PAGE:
Get directions from Spice Cravings.

Meal 2 – Chicken And Cauliflower Rice

Chicken is a protein rich food with no carbs and cauliflower rice is basically vegetables with very little carbs. This meal works perfectly as an option for anyone on a low carb diet for PCOS weight loss.


1 tbsp olive oil, 453 g boneless skinless chicken thighs, 1/4cup water, 1 tsp cumin, 1 tsp curry powder, 1/2 tsp onion powder, 1/2 tsp garlic powder, 1/2 tsp ground coriander, 1/2 tsp garam masala, 1/2 tsp salt, 1/4 cup tomato sauce, 1/2 head cauliflower, 1/5 cups frozen green beans

This recipe makes 4 servings

Calories for 1 serving: 207. Fats: 8 g. Protein: 24 g. Carbs: 8 g

Get directions from Sweet Peas and Saffron.

Meal 3 – Coconut Berry Smoothie

This smoothie will not only act as your healthy snack for the day, but it is full of healthy fats and protein to help keep you full.


1 cup unsweetened coconut milk, 1/4 cup frozen blueberries, 1/4 cup frozen strawberries, 1 tbsp chia seeds, 1 scoop whey protein powder, 1 tsp MCT oil


Add all ingredients to a blender and blend

Calories: 303. Fats: 13.6 g. Protein: 26.1 g. Carbs: 14.5 g

Meal 4 – Spinach Soup With Cheese

A simple and delicious low carb vegetarian soup that is perfect for women with PCOS looking to lose weight.


226 g spinach, 1 cup Indian cottage cheese, 1/2 tbsp ghee, 1/2 tsp cumin seeds, 1/2 green chilli pepper, half an onion, 3 garlic cloves, half an inch of ginger, 1/2 a tomato, 1/4 cup of water, 1/2 tsp garam masala, 1/4 tsp turmeric, 1/4 tsp chilli powder, 1/2 tsp coriander powder, 1/2 tsp salt

This recipe makes 2 servings

Calories for one serving: 417. Fats: 32 g. Protein: 20 g. Carbs: 13 g

Get directions from Pipping Pot Curry.

Meal 5 – Avocado Cucumber Tomato Salad

This salad is not only simple and delicious, but it is also a great way for you to add more fresh vegetables and healthy fats to your low carb diet for PCOS.


1 diced avocado, 1 cup diced English cucumber, 1/2 cup de-seeded & diced tomato, 1/4 cup diced red onion, 1/4 cup cilantro, 1 tsp apple cider vinegar, 1 tbsp extra virgin olive oil, 2 tbsp lime juice, salt and black pepper to taste


  1. Place all your diced ingredients in a mixing bowl and toss them together
  2. Mix the apple cider vinegar, extra virgin olive oil, lime juice, salt and black pepper together in a small bowl then drizzle on the vegetables
  3. Toss everything together and serve

Calories: 408. Fats: 34.8 g. Protein: 4.9 g. Carbs: 13.6 g

Total Intake for the Day: Calories: 1458. Fats: 96.8 g. Protein: 82 g. Carbs: 54.1 g

Reducing PCOS Symptoms With a Low-Carb Diet

For women who have struggled with infertility, a lifestyle change may be the answer

Keto Diet

For women affected by polycystic ovarian syndrome (PCOS), changing to a ketogenic diet to reduce insulin levels may improve fertility. PCOS is a common disease that affects women in their childbearing age and includes irregular periods and high androgen levels combined with weight problems.

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The ketogenic diet is a restrictive low-carb diet plan that focuses on low carbs, low fats and a normal amount of proteins. Patients often see weight loss results—which helps reduce PCOS symptoms—but women with PCOS see improvements because the problem in PCOS is carbohydrate/insulin resistance. “The link between insulin resistance and PCOS is very well studied,” says Ula Abed Alwahab, MD, an endocrinologist at Cleveland Clinic. “If we are able to control insulin resistance, then we are able to reduce many of the PCOS symptoms and complications, including weight, diabetes, high blood pressure, heart disease, and infertility.”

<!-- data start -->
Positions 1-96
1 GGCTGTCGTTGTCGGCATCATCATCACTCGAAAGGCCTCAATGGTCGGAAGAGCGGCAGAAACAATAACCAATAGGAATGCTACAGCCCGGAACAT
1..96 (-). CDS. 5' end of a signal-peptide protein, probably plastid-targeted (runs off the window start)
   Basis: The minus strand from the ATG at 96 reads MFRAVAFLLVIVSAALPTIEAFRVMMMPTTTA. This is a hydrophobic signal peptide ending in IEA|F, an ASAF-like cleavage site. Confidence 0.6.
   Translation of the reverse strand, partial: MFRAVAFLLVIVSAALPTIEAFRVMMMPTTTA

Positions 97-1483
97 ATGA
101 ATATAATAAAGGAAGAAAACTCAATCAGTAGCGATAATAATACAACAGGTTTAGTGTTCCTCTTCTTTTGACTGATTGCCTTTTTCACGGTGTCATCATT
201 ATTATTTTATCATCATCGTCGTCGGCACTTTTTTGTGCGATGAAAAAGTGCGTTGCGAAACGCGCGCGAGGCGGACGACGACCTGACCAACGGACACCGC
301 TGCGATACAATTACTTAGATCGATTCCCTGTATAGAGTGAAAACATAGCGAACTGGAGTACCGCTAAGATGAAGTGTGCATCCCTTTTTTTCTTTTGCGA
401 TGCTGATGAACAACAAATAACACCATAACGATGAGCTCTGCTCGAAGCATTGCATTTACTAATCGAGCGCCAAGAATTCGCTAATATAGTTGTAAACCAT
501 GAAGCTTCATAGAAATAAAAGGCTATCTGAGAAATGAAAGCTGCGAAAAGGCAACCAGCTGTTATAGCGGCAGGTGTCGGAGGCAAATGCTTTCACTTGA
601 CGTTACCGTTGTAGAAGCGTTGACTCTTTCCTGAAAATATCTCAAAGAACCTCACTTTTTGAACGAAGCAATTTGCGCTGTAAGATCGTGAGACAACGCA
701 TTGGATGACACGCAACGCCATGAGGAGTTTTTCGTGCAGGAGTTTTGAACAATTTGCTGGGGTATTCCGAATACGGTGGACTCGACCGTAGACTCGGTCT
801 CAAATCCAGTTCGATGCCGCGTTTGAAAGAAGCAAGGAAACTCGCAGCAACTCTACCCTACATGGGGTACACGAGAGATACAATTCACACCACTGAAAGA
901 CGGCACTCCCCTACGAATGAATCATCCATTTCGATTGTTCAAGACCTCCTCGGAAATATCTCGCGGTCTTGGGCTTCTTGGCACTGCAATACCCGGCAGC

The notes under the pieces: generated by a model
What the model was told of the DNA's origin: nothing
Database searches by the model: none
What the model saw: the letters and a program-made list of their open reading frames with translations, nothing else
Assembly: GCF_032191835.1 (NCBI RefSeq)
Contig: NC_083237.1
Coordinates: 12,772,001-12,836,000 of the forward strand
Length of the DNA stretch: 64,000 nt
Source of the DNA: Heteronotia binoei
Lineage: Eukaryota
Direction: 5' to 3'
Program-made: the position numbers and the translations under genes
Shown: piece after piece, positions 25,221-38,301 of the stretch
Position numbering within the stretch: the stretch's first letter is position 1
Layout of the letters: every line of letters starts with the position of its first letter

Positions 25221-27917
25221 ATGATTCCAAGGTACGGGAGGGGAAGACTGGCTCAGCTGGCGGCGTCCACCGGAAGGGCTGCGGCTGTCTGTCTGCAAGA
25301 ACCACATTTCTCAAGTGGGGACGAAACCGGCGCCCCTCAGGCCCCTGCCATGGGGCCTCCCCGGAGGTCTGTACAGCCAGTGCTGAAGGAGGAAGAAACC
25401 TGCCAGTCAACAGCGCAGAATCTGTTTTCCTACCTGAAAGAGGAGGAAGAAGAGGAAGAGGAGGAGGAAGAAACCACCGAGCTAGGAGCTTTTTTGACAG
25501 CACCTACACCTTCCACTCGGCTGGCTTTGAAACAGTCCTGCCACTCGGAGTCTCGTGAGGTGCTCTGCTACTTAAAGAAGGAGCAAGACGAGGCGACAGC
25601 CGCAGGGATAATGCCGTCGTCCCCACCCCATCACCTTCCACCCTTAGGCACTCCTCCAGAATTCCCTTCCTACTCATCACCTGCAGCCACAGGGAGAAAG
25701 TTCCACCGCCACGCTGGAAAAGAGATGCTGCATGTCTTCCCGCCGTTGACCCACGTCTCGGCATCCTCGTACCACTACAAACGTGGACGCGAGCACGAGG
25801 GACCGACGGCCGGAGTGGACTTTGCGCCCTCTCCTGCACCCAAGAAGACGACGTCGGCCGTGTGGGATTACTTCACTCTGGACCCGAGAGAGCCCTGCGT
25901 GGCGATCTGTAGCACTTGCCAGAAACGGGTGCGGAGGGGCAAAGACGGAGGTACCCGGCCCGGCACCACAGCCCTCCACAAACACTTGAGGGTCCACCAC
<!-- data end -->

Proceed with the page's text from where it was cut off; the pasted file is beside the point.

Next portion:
Top 8 reasons to adopt a low-carb diet for polycystic ovary syndrome

1. We may be genetically programmed, from ancient times, to thrive on low-carb or keto eating

PCOS is now known to be a complex genetic condition, found in all ethnic groups, that has been around for at least 150,000 years. But why would a disorder that impairs fertility persist across millenniums?

Genetic researchers believe that it once conferred a distinct evolutionary survival advantage to both women and their children in Paleolithic times, likely bestowing improved strength and disease resistance, better energy utilization, better spacing of children, and better ability to survive famines. What is different today than 100,000 years ago? Our constant high consumption of sugar and carbohydrates. That is why cutting them out may have such a dramatic impact on PCOS symptoms. Carbs, it seems, may be the wrong fuel for our finely tuned genetic engine that was built eons ago.

2. Insulin resistance and glucose intolerance improve

Despite its name, cystic ovaries are not found in all women. But almost all women with the condition – whether thin or obese – show greater insulin resistance and impaired glucose tolerance than women without the condition.

“It is insulin that really drives the whole process,” says Dr. Fox. “And insulin release is caused by carbohydrates.” In fact, a debate is ongoing that the name should be changed to “metabolic reproductive disorder.” Numerous studies are now showing adopting the low-carb ketogenic diet improves insulin sensitivity and glucose intolerance among those with PCOS.

3. Periods and fertility rapidly return and pregnancies result